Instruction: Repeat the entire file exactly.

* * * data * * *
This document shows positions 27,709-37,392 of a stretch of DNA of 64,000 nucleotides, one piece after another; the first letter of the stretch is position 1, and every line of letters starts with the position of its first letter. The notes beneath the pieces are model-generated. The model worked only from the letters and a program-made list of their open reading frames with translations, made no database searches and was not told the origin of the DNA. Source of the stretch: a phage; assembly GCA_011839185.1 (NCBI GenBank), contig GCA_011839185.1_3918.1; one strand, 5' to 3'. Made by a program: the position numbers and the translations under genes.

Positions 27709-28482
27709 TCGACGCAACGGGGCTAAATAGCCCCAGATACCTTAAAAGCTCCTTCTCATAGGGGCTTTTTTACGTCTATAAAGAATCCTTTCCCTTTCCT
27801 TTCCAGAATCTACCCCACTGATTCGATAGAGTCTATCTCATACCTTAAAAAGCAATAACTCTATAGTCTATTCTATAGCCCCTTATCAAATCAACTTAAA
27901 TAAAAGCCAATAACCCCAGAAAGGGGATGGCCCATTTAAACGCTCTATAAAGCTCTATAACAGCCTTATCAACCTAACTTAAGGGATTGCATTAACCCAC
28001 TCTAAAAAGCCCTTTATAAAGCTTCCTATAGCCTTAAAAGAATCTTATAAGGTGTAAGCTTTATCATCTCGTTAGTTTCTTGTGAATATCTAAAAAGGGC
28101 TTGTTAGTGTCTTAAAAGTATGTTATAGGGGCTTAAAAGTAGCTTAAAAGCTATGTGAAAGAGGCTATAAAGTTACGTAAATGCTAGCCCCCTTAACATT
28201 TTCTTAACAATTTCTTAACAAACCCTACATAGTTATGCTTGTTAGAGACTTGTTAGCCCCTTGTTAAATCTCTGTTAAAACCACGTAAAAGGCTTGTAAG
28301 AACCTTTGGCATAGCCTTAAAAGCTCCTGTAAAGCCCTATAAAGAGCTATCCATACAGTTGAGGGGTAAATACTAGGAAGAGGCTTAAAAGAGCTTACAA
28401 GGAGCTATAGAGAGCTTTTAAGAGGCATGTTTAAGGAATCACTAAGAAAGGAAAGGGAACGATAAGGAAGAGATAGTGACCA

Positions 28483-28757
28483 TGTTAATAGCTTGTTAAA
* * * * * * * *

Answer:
This document shows positions 27,709-37,392 of a stretch of DNA of 64,000 nucleotides, one piece after another; the first letter of the stretch is position 1, and every line of letters starts with the position of its first letter. The notes beneath the pieces are model-generated. The model worked only from the letters and a program-made list of their open reading frames with translations, made no database searches and was not told the origin of the DNA. Source of the stretch: a phage; assembly GCA_011839185.1 (NCBI GenBank), contig GCA_011839185.1_3918.1; one strand, 5' to 3'. Made by a program: the position numbers and the translations under genes.

Positions 27709-28482
27709 TCGACGCAACGGGGCTAAATAGCCCCAGATACCTTAAAAGCTCCTTCTCATAGGGGCTTTTTTACGTCTATAAAGAATCCTTTCCCTTTCCT
27801 TTCCAGAATCTACCCCACTGATTCGATAGAGTCTATCTCATACCTTAAAAAGCAATAACTCTATAGTCTATTCTATAGCCCCTTATCAAATCAACTTAAA
27901 TAAAAGCCAATAACCCCAGAAAGGGGATGGCCCATTTAAACGCTCTATAAAGCTCTATAACAGCCTTATCAACCTAACTTAAGGGATTGCATTAACCCAC
28001 TCTAAAAAGCCCTTTATAAAGCTTCCTATAGCCTTAAAAGAATCTTATAAGGTGTAAGCTTTATCATCTCGTTAGTTTCTTGTGAATATCTAAAAAGGGC
28101 TTGTTAGTGTCTTAAAAGTATGTTATAGGGGCTTAAAAGTAGCTTAAAAGCTATGTGAAAGAGGCTATAAAGTTACGTAAATGCTAGCCCCCTTAACATT
28201 TTCTTAACAATTTCTTAACAAACCCTACATAGTTATGCTTGTTAGAGACTTGTTAGCCCCTTGTTAAATCTCTGTTAAAACCACGTAAAAGGCTTGTAAG
28301 AACCTTTGGCATAGCCTTAAAAGCTCCTGTAAAGCCCTATAAAGAGCTATCCATACAGTTGAGGGGTAAATACTAGGAAGAGGCTTAAAAGAGCTTACAA
28401 GGAGCTATAGAGAGCTTTTAAGAGGCATGTTTAAGGAATCACTAAGAAAGGAAAGGGAACGATAAGGAAGAGATAGTGACCA

Positions 28483-28757
28483 TGTTAATAGCTTGTTAAA